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The Witches of Brighton and Sussex

History Notes by M Bance

It’s Hallowe’en soon and witches will be abroad. There may be covens of witches in Brighton and Hove preparing to celebrate the ancient magic of witchcraft at this very moment. Who knows? Perhaps the people living next door to you are followers of Wiccan. The neighbours of Doreen Valiente, who had a flat at 6 Tyson Place, Grosvenor Street, Brighton, certainly lived next to a witch, indeed, some called her ‘Queen of the Witches’.

Doreen was initiated into the Wiccan religion and became high priestess of a coven in north London in 1953, just after the practice of witchcraft stopped being illegal in Britain. She moved to Brighton a few years later and started her successful career as an author and witch. From 1964 she was president of the Witchcraft Research Association and wrote a series of books which popularised Wicca and made her the best known witch in Britain.

Doreen died in a nursing home in Sackville Road, Hove in 1999 and was cremated in Brighton following a Wiccan funeral service.

Doreen claimed that in the past every community had its witches and, depending on your time and place, the idea of the female witch took different forms. Witches have been considered doctors, midwives, astrologers, clairvoyants and prophetesses, but they have also been seen as resentful old hags, warty and cruel with powers to cause suffering and harm, to kill livestock, ruin harvests, spread disease and death. Most sinister of all, was the witch as possessed devil worshipper.

This heretical, anti-Christian image was at the heart of the murder, by the Church and State, of thousands for crimes we, and to be fair most people since the Enlightenment, would consider laughable. And this atrocity didn’t take place in the Dark Ages, but in the 16th and 17th centuries, at the height of the Renaissance. In 1611, when Macbeth’s witches were on the stage at the Globe Theatre, those accused of being real-life witches were being tortured, hanged and burned.

Sussex, for some reason, came through the witch panic relatively unscathed. Despite the frequency of witch trials around Europe, the 1558 – 1736 Home Circuit Records list only 16 people prosecuted for witchcraft in this county (three men and 13 women and only four of them were found guilty). In 1572 Joan Usbarne was accused of bewitching to death a bull and a cow, she was sentenced to one year’s imprisonment. Margaret Cooper in 1575 was found guilty of bewitching to death two men and a woman; she was sentenced to death by hanging. Alice Casselowe only faced two charges of bewitching - one ox and two pigs - but she also died. Her punishment was one year in prison, but this sentence always included four six hours sessions in the pillory and sometimes this proved fatal. Lastly, Agnes Mowser who, in 1591, was accused of bewitching a young woman named Ann Flemens, she too got one year.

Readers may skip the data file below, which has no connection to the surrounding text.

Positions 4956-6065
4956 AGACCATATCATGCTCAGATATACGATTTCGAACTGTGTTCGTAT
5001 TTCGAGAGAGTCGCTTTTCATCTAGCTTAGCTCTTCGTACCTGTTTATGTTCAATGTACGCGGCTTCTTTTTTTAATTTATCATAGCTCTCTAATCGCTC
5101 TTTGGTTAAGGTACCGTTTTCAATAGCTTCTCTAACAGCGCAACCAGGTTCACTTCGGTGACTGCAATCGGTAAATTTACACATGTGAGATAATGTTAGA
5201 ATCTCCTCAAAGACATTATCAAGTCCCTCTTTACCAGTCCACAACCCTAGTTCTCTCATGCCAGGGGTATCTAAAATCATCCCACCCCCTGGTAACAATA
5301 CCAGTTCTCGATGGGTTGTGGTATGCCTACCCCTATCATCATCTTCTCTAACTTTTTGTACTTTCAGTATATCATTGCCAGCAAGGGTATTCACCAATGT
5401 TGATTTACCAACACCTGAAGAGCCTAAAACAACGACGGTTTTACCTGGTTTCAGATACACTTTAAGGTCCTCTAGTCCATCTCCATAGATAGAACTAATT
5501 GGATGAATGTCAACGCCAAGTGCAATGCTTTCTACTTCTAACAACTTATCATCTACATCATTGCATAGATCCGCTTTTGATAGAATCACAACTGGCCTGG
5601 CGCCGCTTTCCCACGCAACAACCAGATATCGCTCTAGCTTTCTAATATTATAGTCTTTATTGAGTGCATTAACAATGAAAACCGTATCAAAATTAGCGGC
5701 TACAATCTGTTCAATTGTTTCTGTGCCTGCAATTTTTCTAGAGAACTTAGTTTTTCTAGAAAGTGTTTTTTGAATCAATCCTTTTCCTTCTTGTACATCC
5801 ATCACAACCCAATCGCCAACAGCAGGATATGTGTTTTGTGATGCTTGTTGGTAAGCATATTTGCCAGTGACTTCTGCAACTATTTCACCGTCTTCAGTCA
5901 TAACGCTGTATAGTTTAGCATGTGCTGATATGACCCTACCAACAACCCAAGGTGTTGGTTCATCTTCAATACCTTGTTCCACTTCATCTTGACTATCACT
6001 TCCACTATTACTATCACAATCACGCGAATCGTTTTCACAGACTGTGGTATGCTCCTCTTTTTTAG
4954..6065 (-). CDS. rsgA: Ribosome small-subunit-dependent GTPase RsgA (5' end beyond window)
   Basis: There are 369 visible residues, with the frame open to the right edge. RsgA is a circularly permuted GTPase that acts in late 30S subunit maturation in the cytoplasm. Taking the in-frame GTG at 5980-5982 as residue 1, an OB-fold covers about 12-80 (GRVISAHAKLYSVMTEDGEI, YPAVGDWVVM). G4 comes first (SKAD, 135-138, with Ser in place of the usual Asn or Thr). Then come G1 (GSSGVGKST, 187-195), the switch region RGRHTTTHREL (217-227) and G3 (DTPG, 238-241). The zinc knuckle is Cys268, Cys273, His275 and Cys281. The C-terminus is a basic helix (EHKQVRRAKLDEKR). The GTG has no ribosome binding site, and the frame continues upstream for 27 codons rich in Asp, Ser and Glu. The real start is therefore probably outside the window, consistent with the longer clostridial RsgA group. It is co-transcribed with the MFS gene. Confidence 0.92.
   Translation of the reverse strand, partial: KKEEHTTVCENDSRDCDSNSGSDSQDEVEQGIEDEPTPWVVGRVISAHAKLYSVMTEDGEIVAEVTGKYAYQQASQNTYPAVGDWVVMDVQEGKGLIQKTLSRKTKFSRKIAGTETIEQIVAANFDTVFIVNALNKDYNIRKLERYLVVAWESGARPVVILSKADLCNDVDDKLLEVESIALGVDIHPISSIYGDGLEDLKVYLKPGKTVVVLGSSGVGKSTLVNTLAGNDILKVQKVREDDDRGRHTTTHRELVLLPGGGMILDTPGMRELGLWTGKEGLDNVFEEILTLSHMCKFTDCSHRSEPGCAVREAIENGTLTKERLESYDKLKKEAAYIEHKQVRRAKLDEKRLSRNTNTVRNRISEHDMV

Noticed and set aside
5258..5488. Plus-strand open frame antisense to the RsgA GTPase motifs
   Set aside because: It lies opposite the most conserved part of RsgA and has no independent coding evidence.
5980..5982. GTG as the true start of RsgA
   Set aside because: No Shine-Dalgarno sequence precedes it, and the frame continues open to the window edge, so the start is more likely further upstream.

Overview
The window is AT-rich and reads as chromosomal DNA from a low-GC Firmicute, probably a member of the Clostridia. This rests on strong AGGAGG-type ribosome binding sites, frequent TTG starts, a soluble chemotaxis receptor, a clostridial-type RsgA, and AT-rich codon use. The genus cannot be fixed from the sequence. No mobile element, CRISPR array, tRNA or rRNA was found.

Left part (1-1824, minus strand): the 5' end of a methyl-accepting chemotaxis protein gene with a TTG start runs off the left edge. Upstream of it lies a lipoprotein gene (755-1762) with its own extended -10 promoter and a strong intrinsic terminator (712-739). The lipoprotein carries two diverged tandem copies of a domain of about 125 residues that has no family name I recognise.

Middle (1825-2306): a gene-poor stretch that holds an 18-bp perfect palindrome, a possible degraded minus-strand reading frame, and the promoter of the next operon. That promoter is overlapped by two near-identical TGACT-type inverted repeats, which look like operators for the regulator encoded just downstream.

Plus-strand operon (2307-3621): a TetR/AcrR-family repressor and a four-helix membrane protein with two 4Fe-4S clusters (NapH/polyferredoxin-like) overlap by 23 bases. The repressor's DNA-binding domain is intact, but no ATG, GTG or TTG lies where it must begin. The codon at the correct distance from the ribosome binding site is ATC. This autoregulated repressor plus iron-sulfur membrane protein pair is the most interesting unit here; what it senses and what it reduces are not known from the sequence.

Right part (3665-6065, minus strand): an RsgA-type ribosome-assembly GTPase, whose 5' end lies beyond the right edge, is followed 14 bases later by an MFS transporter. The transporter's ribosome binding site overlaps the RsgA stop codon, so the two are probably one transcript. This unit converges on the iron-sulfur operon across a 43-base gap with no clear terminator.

In the Act Books of the Archdeaconry Court of Lewes there is an account of a trial of two women from Hove on a charge of witchcraft. On 21 May 1588 Margery Banger, widow, and her daughter Joane were cited for being “vehemently suspected to be notorious witches and common practisers of the same”. The Court ordered a trial by compurgation, where four people of good character from Brighthelmstone and Hove were required to swear that the prisoners were innocent. They were acquitted – no witchcraft there.

There are tales about witches living in many Sussex villages. In Albourne, her name was Dame Prettylegs and, apparently, she was very keen on placing spells on horses. The witch who lived in a cottage called “Jack O’Spades” on Ditchling Common also liked to stop carts which passed her cottage. No matter how hard the horses pulled, the cart would go nowhere until the spell was broken. An unnamed witch, also from Ditching, was credited with the power to turn into a hare, which she did one night, but was attacked by a group of men with dogs and bitten on the leg. The next morning the woman was seen nursing an injured leg.

It was proof such as this that the witchfinders sought. They looked for discerning marks on the body or the presence of a cat or a dog, a mouse or a toad (because in these imps the witch’s malignant power resided!) If there was no ‘devil’s brand’ or ‘familiar’, prosecutors turned to other ways of catching suspected witches, including thumbscrews, the rack or ‘floating’. This was where a priest blessed a pond or river, the accused was thrown in with their hands tied, if they floated the water was rejecting them so they were guilty. If they sank they were innocent.

Witch: unfortunate victim of ignorance and superstition; sister who had offended and been persecuted by a patriarchal medical profession; or follower of Satan, one word but a host of incompatible histories, meanings and emotions. So come the witching hour, if you are unsure, follow the old Sussex custom, recorded by H S Toms curator of Brighton Museum in the 1920s, of hanging a holed stone by the door to protect yourself against witches.

Doreen Valiente (1922-1999) • 1962: Where Witchcraft Lives • 1973: An ABC of Witchcraft • 1975: Natural Magic • 1978: Witchcraft for Tomorrow • 1989: The Rebirth of Witchcraft • 2000: Charge of the Goddess, a collection of poems, published posthumously

Posted in History on Oct 01, 2012